Trademark

Trademark Law in the Virtual Realism Landscape

Trademark Law in the Virtual Realism Landscape

Download a PDF version of this article here.

James Yang*

The recent rise of virtual reality, augmented reality, and other related technologies has created vast amounts of virtual space. Within this space, novel forms of trademark infringement and expressive use may arise. This note categorizes the above-mentioned technologies under the umbrella term of “ virtual realism” and examines trademark infringement in relation to such virtual realism technologies. In particular, the usage of physical-goods marks in virtual realism platforms is examined in relation to the usage of such marks in more traditional virtual platforms. This note argues that virtual realism platforms are less defendant-friendly in the trademark context than are traditional virtual platforms.

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The Hybrid Trademark and Free Speech Right Forged From Matal v. Tam

The Hybrid Trademark and Free Speech Right Forged From Matal v. Tam
By Timothy T. Hsieh* Download a PDF version of this article here More →

Tomato, Tamatie? Revising the Doctrine of Foreign Equivalents in American Trademark Law

Tomato, Tamatie? Revising the Doctrine of Foreign Equivalents in American Trademark Law
Download a pdf version of this article here. The growing specter of globalization impacts industries from communication to transportation, resulting in an unparalleled proliferation of cultural diffusion unmatched throughout history. Naturally, this cultural diffusion has familiarized American consumers with foreign brands and foreign languages despite the obvious English dominance domestically, resulting in a trademark quagmire. Under the current American doctrine of foreign equivalents, trademark examiners and courts translate non-English words into English to determine whether they meet the general United States Patent & Trademark Office (USPTO) registration requirements. However, by treating English and non-English words alike, the pool of source-identifying marks is unnecessarily restricted. This note argues that a clear rule-like form that relaxes restrictions of registering descriptive foreign language marks through offering ‘descriptive’ foreign-language a presumption of eligibility for protection would mitigate inconsistent application of the doctrine. Such a rule would also limit costs on consumers and producers that are caused by restricting the range of available marks and inhibiting creative and communicative branding.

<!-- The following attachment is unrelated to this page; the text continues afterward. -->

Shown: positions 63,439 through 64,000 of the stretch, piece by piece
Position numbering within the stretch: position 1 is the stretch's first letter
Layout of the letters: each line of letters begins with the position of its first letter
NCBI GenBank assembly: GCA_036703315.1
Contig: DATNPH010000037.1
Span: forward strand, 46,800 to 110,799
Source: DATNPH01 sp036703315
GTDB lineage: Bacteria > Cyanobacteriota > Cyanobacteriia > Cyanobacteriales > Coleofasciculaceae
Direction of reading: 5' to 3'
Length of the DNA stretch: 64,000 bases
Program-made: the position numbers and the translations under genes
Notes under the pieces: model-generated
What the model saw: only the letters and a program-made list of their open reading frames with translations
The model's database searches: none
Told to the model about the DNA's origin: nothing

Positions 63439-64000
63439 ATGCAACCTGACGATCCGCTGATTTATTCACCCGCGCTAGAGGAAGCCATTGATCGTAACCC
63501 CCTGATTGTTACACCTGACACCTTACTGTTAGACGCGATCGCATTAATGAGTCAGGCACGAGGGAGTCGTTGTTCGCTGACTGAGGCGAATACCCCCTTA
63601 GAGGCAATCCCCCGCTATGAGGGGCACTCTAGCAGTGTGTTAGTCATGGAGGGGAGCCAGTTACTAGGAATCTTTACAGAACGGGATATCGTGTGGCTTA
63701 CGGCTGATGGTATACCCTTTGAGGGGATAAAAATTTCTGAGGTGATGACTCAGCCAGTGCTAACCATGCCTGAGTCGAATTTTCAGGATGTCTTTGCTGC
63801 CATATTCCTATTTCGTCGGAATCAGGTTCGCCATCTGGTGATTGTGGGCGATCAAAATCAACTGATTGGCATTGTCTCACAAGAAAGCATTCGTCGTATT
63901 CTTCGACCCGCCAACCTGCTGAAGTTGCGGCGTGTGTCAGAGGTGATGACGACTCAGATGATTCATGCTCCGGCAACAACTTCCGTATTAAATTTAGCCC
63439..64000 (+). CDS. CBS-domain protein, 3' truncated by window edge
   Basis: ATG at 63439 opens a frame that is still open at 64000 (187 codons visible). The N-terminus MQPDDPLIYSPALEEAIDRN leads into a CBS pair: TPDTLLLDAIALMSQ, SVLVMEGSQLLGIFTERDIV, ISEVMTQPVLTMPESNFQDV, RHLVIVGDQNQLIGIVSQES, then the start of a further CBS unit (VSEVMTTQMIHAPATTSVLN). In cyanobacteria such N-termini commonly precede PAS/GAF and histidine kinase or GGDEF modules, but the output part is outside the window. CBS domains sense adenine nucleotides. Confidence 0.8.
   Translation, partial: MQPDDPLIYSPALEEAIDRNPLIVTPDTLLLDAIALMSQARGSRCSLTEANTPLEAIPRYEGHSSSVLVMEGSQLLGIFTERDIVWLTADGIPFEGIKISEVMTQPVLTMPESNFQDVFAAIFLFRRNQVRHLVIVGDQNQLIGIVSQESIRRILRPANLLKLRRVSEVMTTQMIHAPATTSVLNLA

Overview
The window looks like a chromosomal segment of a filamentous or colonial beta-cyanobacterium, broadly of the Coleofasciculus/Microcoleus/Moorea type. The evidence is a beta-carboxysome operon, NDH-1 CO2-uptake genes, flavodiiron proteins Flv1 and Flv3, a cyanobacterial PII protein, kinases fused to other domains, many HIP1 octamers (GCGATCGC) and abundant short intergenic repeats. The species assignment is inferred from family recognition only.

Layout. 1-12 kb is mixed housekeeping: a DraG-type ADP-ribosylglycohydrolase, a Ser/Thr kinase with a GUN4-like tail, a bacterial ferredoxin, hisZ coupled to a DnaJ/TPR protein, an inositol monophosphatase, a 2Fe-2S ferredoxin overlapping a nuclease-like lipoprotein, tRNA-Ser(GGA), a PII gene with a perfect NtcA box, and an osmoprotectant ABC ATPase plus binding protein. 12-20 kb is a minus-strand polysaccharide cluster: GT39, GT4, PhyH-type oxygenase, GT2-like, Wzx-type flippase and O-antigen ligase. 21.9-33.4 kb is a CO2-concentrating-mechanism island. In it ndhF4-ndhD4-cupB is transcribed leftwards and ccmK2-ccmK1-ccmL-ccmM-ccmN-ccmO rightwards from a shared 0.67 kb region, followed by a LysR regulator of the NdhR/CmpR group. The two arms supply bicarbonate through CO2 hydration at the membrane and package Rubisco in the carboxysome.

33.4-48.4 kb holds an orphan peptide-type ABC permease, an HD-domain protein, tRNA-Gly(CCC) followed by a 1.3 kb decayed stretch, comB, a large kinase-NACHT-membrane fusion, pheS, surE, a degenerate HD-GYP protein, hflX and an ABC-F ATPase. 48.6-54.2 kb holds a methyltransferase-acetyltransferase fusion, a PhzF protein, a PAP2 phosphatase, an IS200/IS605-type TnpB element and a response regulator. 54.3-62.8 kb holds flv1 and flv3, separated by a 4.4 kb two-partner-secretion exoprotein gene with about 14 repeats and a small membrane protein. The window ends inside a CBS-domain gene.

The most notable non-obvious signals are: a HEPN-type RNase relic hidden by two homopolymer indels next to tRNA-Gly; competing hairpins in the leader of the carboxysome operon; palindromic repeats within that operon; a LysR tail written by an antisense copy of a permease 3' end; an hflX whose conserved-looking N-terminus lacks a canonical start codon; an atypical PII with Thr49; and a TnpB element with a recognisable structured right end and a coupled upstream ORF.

Lost and Found: Intellectual Property of the Fragrance Industry; From Trade Secret to Trade Dress

Lost and Found: Intellectual Property of the Fragrance Industry; From Trade Secret to Trade Dress
By Charles Cronin* Download a PDF version of this article here. More →

A Critical Look at “Use” under the Lanham Act

A Critical Look at “Use” under the Lanham Act
By Krystil McDowall* A PDF version of this article is available here. More →

Amicus Brief of the Electronic Frontier Foundation and the ACLU of Virginia in Radiance Foundation, Inc. v. NAACP

Amicus Brief of the Electronic Frontier Foundation and the ACLU of Virginia in <em>Radiance Foundation, Inc. v. NAACP</em>
By Eugene Volokh* and Mairead Dolan** Download a PDF version of this article here. More →

Contributory Liability for Trademark Counterfeiting in an Ecommerce World

By Scott Gelin and G Roxanne Elings* A pdf version of this article may be downloaded here. It has never been easier for sellers of counterfeit goods to avoid getting caught. The Internet is particularly well suited for anonymity, and counterfeiters readily take advantage of the Internet’s cloaking abilities. Counterfeiters are able to register domain names, operate web stores that sell counterfeit goods and/or sell counterfeit goods on third party auction platforms, accept and process credit card payments, and ship these illicit goods directly to customers, all without revealing their true identities to consumers, who often think they are buying the real thing, or to brand owners who might try to stop them. But if brand owners cannot catch the actual counterfeiters and make them pay, why not pursue the selling platforms, credit card processors, shippers, and Internet service providers who make these counterfeit sales possible? After all, these entities garner fees when counterfeiters use their services to sell and distribute fake goods. Also, these service providers may know the counterfeiters’ true identities and be in the best position to make them stop. Another advantage for brand owners to focus on service providers rather than the counterfeiters themselves is that the former are generally easier to locate and often have deeper pockets. More →